©The New York Botanical Garden. All rights reserved. Used by permission.
From Flora of Indiana (1940) by Charles C. Deam
An infrequent weed throughout the state. It prefers a dry, sandy soil, hence is much more frequent in the northern part of the state. It is most commonly found in sandy waste places, gravel pits, and cultivated fields and along roadsides and railroads.
FNA 2003, Kearney and Peebles 1969, Wiggins 1964, Heil et al 2013
Duration: Annual Nativity: Native Lifeform: Forb/Herb General: Monoecious annual herb, glabrous or glabrescent or viscid-pubescent; stems usually erect, rarely prostrate, much-branched. Plants bushy (large plants forming tumbleweeds); up to 1 m tall, stems whitish in color. Leaves: Alternate, petiole half as long as blade, or longer in young proximal leaves; blade obovate to narrowly spatulate with a tapering or cuneate base, margins entire to crispate-undulate, apex obtuse with whitish or yellowish subspinescent mucro. Leaves mostly small, 3 cm long by 1 cm wide, but early leaves are larger, up to 8 cm. Flowers: Inflorescences are axillary glomerules with male and female flowers intermixed. Flowers green, whitish green or yellowish; bracts of pistillate flowers 2-3 mm, twice as long as tepals, with stout-, long-acuminate, spinescent apices; pistillate flowers with 3 tepals slightly unequal in length, style branches erect; 3 stigmas; Staminate flowers with 3 tepals, 3 stamens. Fruits: Utricles ellipsoid-ovoid, 1.5 mm, equaling or exceeding tepals, smooth proximally, coarsely rugose distally, dehiscence regularly circumscissile with dark reddish brown to black lenticular seeds, 0.6-1 mm diameter and shiny. Ecology: Common agricultural weed. Found on disturbed sites, along roads, and in fields from 1,500-8,000 ft (457-2438 m); flowers June-October. Distribution: Widespread and weedy species that ranges all across the United States and into Mexico. Especially common in the West. USDA PLANTS lists this species as introduced to North America, but several other sources list the species as native. Heil et al (2013) states that the species is probably native to central and western North American and is adventive elsewhere. Notes: Confusingly, the USDA PLANTS database lists the common name for this species as "prostrate pigweed"- even though the growth form is most often erect and bushy. This erect, tumbleweed-like growth form and generally more whitish stems help to separate this species from others in the genus. Also look for the often crispate (wavy) leaf margins. Ethnobotany: Uses are recorded for the Chiricahua Apache, Mescalero Apache, Navajo, and Hopi. Used to make flour and bread, the greens were prepared with meat, the seeds were used for other types of food, and it had some ceremonial uses. Etymology: Amaranthus comes from the Greek amarantos, "unfading," referring to the long-lasting flowers; albus means white. Synonyms: Amaranthus albus var. pubescens, Amaranthus graecizans, Amaranthus graecizans var, pubescens, Amaranthus pubescens Editor: SBuckley, 2010, AHazelton 2015, AHazelton 2017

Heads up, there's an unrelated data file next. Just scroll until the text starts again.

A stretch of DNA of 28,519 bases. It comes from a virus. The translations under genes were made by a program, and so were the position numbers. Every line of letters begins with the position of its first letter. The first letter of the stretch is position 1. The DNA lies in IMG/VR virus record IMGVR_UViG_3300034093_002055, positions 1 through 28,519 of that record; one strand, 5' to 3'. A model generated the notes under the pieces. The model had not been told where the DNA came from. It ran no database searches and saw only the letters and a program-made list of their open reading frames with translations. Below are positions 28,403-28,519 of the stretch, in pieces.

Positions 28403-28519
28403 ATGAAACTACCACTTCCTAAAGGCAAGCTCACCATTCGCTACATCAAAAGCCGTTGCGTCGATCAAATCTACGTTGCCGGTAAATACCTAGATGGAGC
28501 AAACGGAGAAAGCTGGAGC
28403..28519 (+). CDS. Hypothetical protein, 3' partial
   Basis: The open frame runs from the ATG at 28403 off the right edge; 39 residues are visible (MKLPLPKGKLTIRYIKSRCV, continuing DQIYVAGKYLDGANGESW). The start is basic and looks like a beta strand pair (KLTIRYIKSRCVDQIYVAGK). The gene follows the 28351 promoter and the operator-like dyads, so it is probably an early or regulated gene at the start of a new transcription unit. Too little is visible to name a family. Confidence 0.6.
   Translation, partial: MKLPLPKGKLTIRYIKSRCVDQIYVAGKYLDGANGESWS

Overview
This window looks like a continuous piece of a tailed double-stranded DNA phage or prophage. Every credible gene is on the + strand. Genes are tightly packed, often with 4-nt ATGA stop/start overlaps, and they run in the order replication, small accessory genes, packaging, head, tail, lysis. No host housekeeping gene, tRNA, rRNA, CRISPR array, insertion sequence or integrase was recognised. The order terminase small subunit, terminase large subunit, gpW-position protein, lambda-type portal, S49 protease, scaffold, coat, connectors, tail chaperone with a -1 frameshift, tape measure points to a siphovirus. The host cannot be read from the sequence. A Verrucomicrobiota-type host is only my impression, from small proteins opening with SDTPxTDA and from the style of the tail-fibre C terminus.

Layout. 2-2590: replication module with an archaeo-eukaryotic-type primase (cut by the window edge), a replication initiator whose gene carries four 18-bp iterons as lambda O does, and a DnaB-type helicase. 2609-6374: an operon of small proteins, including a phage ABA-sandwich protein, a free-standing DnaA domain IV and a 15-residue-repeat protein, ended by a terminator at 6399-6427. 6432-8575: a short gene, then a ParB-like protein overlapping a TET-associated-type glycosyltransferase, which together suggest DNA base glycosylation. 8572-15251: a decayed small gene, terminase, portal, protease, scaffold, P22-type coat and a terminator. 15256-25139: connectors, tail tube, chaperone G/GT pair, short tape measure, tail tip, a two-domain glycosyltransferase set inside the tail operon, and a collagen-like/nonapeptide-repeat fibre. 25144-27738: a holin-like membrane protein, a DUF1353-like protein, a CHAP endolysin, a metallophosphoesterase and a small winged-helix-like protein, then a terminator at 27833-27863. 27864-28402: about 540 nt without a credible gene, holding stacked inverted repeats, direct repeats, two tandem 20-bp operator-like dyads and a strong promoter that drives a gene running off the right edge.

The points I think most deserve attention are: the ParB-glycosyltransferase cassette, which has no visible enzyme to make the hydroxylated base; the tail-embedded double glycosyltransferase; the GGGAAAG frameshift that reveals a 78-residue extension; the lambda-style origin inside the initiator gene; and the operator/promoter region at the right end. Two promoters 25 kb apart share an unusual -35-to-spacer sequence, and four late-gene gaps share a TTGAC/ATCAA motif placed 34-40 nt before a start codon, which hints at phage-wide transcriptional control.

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Max Licher  
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Max Licher  
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Max Licher